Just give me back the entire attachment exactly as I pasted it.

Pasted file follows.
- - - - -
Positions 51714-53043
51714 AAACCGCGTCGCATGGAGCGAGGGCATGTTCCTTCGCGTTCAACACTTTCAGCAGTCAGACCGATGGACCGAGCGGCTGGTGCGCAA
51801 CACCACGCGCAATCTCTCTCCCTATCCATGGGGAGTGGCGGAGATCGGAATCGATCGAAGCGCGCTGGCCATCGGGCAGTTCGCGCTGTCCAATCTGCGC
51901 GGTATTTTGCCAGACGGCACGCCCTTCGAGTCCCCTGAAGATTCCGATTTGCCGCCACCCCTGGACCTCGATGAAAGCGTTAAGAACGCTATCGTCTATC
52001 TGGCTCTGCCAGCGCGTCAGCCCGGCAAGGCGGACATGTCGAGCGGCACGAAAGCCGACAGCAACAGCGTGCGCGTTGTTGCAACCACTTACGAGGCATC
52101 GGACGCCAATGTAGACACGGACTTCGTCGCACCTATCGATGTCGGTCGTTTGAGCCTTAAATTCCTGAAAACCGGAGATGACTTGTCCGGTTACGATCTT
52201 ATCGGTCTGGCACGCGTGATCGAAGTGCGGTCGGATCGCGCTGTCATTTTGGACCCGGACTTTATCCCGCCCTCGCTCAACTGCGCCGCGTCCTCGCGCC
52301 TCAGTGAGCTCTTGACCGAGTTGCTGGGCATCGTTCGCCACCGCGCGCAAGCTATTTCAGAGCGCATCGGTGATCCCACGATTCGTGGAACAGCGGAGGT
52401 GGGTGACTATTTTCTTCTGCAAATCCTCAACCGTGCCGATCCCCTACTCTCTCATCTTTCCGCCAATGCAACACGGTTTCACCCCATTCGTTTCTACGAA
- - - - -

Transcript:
Positions 51714-53043
51714 AAACCGCGTCGCATGGAGCGAGGGCATGTTCCTTCGCGTTCAACACTTTCAGCAGTCAGACCGATGGACCGAGCGGCTGGTGCGCAA
51801 CACCACGCGCAATCTCTCTCCCTATCCATGGGGAGTGGCGGAGATCGGAATCGATCGAAGCGCGCTGGCCATCGGGCAGTTCGCGCTGTCCAATCTGCGC
51901 GGTATTTTGCCAGACGGCACGCCCTTCGAGTCCCCTGAAGATTCCGATTTGCCGCCACCCCTGGACCTCGATGAAAGCGTTAAGAACGCTATCGTCTATC
52001 TGGCTCTGCCAGCGCGTCAGCCCGGCAAGGCGGACATGTCGAGCGGCACGAAAGCCGACAGCAACAGCGTGCGCGTTGTTGCAACCACTTACGAGGCATC
52101 GGACGCCAATGTAGACACGGACTTCGTCGCACCTATCGATGTCGGTCGTTTGAGCCTTAAATTCCTGAAAACCGGAGATGACTTGTCCGGTTACGATCTT
52201 ATCGGTCTGGCACGCGTGATCGAAGTGCGGTCGGATCGCGCTGTCATTTTGGACCCGGACTTTATCCCGCCCTCGCTCAACTGCGCCGCGTCCTCGCGCC
52301 TCAGTGAGCTCTTGACCGAGTTGCTGGGCATCGTTCGCCACCGCGCGCAAGCTATTTCAGAGCGCATCGGTGATCCCACGATTCGTGGAACAGCGGAGGT
52401 GGGTGACTATTTTCTTCTGCAAATCCTCAACCGTGCCGATCCCCTACTCTCTCATCTTTCCGCCAATGCAACACGGTTTCACCCCATTCGTTTCTACGAA